Bernanke gives color to J. R. Saul's analysis of economy

Within the last few months, I read and thoroughly enjoyed the now 16-year-old Voltaire's Bastards by John Ralston Saul. I had begun to see hints of one of Saul's central assertions echoed in the rescue of Bear Stearns by JP Morgan Chase with the help of the American Federal Reserve. I don't have my copy to hand right now but let me reiterate the thoughts:

In 1992, Saul wrote that we had then been in a near-20 year depression that was being hidden and shuffled out of view by pushing it around through manipulations of currency exchanges and interest rates. He went on to support that statement with a lot of facts which, all taken together, made a startling picture. I found that picture to correspond closely enough with reality that it has made sense to keep watching events in order to see if the evidence continues to pile up in its favour, or in contradiction. For myself, it also seemed to be a compelling interpretation of the on-going movie: rollicking cascades of currency crisis here; market "correction" there; and any number of other dashes of the Electronic Herd of stampeding gnu. Thomas Friedman called them just a commonplace of globalization in The Lexus and the Olive Tree. But if you look at the forces that keep the gnus running it soon becomes apparent that few of their movements fail to be started, turned or stopped by the acts of various governments and regulatory bodies. Who wants the malaise to set in where you are? Keep it moving with interest rate changes, tax cuts, import concessions, anything! The facts have continued to fit Saul's picture better and better all the time.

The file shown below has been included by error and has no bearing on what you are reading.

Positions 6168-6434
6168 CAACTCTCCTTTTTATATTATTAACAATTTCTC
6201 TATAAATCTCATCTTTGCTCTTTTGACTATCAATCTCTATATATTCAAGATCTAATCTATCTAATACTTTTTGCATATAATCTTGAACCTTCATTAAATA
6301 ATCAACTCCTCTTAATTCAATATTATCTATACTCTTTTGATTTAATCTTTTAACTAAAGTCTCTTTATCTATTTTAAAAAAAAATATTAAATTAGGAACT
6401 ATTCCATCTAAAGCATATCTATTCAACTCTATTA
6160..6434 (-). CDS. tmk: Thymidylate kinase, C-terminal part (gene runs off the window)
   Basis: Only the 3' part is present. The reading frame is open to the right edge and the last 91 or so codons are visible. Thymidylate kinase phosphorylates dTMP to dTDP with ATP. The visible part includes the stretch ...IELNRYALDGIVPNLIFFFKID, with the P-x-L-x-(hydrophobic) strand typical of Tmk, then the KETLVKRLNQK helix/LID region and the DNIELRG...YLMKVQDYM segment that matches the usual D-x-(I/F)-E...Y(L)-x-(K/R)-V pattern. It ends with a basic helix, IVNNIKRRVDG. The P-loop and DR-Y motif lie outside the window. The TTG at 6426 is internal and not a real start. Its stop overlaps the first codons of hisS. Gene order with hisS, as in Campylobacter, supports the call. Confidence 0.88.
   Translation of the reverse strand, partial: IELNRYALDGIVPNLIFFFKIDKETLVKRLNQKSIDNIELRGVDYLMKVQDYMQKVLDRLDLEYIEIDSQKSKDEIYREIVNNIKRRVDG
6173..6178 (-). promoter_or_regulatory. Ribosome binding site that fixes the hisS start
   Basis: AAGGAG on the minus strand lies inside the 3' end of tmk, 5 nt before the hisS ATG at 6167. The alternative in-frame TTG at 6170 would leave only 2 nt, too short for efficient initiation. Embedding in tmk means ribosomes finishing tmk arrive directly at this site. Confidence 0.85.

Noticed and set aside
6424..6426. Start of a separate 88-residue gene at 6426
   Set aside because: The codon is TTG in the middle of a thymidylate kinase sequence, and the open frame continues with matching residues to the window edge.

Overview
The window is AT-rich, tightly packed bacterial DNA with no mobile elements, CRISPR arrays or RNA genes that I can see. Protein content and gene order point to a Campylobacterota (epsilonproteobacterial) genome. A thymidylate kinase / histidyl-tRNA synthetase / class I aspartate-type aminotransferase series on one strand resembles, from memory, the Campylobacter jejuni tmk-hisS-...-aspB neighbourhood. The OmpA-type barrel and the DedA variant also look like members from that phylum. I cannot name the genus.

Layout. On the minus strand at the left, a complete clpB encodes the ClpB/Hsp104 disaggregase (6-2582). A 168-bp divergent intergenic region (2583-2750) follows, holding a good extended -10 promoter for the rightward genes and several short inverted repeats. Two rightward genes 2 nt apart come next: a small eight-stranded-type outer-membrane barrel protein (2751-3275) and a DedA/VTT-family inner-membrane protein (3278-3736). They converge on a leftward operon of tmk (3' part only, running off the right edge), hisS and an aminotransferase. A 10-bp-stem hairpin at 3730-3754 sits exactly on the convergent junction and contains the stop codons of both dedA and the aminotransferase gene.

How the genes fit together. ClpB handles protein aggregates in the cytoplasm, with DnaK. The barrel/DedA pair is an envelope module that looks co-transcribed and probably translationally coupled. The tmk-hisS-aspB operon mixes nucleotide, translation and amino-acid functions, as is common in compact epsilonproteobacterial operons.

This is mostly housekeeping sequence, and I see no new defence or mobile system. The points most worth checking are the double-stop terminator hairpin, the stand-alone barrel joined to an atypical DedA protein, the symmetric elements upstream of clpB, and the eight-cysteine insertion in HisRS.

Now it struck me that the way in which Bear Stearns had been prevented from collapsing looked like another case of the hiding the depression and that force of déjà vú just came crashing down with this story. In it, Bernanke is reported to admit that preventing the US from slipping into a depression is exactly what he had in mind when he made the deal to rescue Bear Stearns. That rescue was made possible only by very deep manipulations of the Bear's value and by moving the remaining sub-prime risk on its books around in a most creative fashion. Suddenly this story has moved from being a hint that Saul was right to a full-blown case in point. What is now a nearly 35 year malaise has just been shoveled around for another swing about the pole.

I'm just not sure anymore whether to hope that the problem is like a tetherball, capable of endless swinging about the pole, or a maypole that will eventually wrap itself around the pole with nowhere left to swing. Can we stop the ball in ways that are non-destructive and re-invent things, or will things really have to get to a destructive "no-rope-left" state before this situation can be put on some other footing? And will we find out before or after I've retired? before or after my kids are up to their eyeballs in mortgage, marriage and parenting? Time goes fast, learning goes slow...

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